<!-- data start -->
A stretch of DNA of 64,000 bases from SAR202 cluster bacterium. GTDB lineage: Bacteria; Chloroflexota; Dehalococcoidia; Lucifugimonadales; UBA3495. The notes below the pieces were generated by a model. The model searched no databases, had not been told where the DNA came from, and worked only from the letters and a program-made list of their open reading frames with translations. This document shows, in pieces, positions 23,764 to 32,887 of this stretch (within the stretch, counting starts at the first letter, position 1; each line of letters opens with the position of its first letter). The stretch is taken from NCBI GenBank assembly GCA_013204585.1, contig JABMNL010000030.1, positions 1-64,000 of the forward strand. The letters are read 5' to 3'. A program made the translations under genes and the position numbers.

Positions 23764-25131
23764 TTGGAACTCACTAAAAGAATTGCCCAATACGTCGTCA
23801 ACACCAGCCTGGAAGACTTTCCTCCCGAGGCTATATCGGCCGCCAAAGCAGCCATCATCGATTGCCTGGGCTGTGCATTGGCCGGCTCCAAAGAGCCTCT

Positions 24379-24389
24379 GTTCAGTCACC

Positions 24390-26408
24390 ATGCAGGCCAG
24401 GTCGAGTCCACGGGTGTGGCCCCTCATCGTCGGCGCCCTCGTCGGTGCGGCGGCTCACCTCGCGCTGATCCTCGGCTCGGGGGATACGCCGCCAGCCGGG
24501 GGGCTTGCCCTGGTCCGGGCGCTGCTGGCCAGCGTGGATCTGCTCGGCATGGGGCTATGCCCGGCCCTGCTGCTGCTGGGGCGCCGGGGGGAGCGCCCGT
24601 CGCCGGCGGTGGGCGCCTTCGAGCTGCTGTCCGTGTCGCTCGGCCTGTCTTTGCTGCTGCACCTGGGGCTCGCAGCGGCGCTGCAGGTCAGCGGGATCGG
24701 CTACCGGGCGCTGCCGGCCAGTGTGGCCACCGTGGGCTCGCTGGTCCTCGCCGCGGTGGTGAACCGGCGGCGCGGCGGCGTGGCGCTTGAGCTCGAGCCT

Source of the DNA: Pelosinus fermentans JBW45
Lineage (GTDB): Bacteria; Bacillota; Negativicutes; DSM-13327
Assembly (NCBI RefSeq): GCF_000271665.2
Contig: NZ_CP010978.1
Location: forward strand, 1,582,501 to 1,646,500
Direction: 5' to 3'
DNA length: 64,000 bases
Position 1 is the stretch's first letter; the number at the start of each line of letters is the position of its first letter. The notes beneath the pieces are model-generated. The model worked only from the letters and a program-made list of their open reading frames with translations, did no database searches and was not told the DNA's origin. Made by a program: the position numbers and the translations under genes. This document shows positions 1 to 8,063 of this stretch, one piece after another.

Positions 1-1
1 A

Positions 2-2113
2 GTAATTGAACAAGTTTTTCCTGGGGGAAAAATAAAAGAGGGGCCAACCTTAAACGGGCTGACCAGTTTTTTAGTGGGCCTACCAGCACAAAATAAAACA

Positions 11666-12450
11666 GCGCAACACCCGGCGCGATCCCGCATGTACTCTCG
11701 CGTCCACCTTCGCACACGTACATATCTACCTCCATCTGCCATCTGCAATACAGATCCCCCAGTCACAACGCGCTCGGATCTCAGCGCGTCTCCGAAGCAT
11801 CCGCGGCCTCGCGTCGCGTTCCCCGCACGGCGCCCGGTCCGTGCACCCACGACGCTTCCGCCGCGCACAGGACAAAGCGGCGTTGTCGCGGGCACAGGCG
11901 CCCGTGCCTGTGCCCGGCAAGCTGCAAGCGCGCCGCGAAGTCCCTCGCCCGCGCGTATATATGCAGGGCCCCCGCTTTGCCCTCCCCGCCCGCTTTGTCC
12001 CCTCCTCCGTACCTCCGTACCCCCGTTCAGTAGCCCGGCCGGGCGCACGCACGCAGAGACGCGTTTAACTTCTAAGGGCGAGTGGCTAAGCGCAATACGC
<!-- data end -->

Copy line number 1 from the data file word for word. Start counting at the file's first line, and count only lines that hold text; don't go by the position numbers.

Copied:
A stretch of DNA of 64,000 bases from SAR202 cluster bacterium. GTDB lineage: Bacteria; Chloroflexota; Dehalococcoidia; Lucifugimonadales; UBA3495. The notes below the pieces were generated by a model. The model searched no databases, had not been told where the DNA came from, and worked only from the letters and a program-made list of their open reading frames with translations. This document shows, in pieces, positions 23,764 to 32,887 of this stretch (within the stretch, counting starts at the first letter, position 1; each line of letters opens with the position of its first letter). The stretch is taken from NCBI GenBank assembly GCA_013204585.1, contig JABMNL010000030.1, positions 1-64,000 of the forward strand. The letters are read 5' to 3'. A program made the translations under genes and the position numbers.